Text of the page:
commander


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com·mand·er

 (kə-măn′dər)
n.
1. A person who commands, especially a commanding officer.
2.
a. A commissioned rank in the US Navy or Coast Guard that is above lieutenant commander and below captain.
b. One who holds this rank.
c. The chief commissioned officer of a military unit regardless of his or her rank.
3. An officer in some knightly or fraternal orders.

commander

(kəˈmɑːndə)
n
1. (Military) an officer in command of a military formation or operation
2. (Military) a naval commissioned rank junior to captain but senior to lieutenant commander
3. (Military) the second in command of larger British warships
4. someone who holds authority
5. a high-ranking member of some knightly or fraternal orders
6. (Law) an officer responsible for a district of the Metropolitan Police in London
7. (Historical Terms) history the administrator of a house, priory, or landed estate of a medieval religious order
comˈmanderˌship n

com•mand•er

(kəˈmæn dər, -ˈmɑn-)

n.
1. a person who commands.
2. a person who exercises authority; chief officer; leader.
3. the commissioned officer in command of a military unit.
4. an officer in the U.S. Navy or Coast Guard ranking below a captain and above a lieutenant commander.
5. the chief officer of a medieval order of knights.
6. a member of high rank in a modern fraternal order.
[1250–1300; Middle English < Old French]
com•mand′er•ship`, n.
ThesaurusAntonymsRelated WordsSynonymsLegend:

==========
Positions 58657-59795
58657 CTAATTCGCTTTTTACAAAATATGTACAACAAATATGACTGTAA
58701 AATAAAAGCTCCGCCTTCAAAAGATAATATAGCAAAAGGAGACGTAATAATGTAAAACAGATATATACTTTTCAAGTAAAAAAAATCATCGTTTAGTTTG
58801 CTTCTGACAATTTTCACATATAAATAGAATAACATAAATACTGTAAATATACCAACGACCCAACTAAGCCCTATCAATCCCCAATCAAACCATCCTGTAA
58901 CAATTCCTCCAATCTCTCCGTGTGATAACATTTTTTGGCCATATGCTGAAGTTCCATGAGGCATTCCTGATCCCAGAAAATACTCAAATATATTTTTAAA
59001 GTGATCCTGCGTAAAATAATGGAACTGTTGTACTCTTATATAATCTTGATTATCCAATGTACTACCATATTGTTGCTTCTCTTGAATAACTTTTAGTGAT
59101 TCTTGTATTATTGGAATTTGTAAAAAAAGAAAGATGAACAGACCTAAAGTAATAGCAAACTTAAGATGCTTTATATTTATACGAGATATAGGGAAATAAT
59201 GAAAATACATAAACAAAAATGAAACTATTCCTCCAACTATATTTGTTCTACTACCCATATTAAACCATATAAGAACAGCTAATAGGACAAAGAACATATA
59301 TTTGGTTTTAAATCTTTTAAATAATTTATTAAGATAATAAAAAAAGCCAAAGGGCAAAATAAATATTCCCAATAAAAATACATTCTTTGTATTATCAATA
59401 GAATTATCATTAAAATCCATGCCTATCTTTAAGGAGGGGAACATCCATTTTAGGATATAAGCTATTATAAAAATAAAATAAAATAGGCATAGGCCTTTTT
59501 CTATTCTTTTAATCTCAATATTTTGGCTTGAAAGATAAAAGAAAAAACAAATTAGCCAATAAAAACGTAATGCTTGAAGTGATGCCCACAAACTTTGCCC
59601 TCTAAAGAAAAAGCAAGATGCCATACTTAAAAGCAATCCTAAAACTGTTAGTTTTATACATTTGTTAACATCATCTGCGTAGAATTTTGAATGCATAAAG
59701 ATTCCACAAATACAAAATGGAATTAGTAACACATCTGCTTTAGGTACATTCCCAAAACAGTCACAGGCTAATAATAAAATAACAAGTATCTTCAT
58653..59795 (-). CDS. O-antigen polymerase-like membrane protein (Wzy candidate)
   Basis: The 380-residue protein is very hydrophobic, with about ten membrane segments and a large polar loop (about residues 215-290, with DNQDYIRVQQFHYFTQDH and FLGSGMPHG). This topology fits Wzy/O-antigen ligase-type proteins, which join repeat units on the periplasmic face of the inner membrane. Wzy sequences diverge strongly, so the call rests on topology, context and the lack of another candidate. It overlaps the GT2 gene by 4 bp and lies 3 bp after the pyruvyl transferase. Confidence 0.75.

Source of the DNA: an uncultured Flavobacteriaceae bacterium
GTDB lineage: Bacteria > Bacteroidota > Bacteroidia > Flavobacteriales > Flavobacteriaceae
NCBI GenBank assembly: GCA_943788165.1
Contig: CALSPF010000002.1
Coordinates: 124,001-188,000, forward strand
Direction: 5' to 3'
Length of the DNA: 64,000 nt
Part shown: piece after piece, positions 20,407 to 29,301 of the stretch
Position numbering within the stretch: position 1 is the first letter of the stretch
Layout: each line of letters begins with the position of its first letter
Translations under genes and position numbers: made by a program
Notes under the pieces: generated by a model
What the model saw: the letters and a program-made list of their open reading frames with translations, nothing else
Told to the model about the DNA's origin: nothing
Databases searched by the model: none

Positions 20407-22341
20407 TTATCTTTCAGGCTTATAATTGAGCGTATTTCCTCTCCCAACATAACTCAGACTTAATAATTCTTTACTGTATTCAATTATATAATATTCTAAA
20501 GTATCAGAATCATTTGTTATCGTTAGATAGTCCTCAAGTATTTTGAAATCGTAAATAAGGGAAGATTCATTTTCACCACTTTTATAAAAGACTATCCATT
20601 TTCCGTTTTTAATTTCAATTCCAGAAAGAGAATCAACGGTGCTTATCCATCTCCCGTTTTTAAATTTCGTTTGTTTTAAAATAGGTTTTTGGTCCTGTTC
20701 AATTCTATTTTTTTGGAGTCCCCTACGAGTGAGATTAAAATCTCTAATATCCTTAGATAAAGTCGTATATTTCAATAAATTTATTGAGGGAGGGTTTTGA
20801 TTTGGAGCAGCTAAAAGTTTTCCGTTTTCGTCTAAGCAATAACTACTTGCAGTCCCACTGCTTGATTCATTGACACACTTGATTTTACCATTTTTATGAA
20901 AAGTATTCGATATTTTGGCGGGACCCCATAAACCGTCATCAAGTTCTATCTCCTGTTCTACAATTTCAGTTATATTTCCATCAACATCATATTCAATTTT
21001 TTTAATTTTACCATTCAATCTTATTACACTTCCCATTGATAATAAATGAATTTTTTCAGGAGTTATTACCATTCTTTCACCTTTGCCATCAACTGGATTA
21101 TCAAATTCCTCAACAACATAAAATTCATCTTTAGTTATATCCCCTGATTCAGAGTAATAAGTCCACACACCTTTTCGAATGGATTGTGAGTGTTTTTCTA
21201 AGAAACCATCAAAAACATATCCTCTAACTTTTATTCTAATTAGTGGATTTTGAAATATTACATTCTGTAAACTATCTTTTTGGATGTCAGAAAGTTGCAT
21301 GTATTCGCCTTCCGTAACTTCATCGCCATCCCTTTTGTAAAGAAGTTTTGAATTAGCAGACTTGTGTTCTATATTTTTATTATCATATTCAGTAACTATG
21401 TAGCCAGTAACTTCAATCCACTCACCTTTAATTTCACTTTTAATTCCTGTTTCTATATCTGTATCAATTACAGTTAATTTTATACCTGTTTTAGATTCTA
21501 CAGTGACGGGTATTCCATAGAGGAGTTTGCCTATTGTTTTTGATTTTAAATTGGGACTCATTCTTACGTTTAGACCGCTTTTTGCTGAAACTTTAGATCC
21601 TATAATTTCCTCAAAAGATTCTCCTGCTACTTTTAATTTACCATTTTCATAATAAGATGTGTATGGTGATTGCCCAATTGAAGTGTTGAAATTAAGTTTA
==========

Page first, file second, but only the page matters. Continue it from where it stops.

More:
Noun1.commander - an officer in command of a military unitcommander - an officer in command of a military unit
SACLANT, Supreme Allied Commander Atlantic - commanding officer of ACLANT; a general of the United States Army nominated by the President of the United States and approved by the North Atlantic Council
SACEUR, Supreme Allied Commander Europe - commanding officer of ACE; NATO's senior military commander in Europe
armed forces, armed services, military, military machine, war machine - the military forces of a nation; "their military is the largest in the region"; "the military machine is the same one we faced in 1991 but now it is weaker"
commander in chief, generalissimo - the officer who holds the supreme command; "in the U.S. the president is the commander in chief"
military officer, officer - any person in the armed services who holds a position of authority or command; "an officer is responsible for the lives of his men"
wing commander - (RAF rank) one who is next below a group captain
2.commander - someone in an official position of authority who can command or control others
leader - a person who rules or guides or inspires others
3.commander - a commissioned naval officer who ranks above a lieutenant commander and below a captain
armed forces, armed services, military, military machine, war machine - the military forces of a nation; "their military is the largest in the region"; "the military machine is the same one we faced in 1991 but now it is weaker"
commissioned naval officer - a commissioned officer in the navy
4.commander - an officer in the airforcecommander - an officer in the airforce    
military man, serviceman, man, military personnel - someone who serves in the armed forces; a member of a military force; "two men stood sentry duty"

commander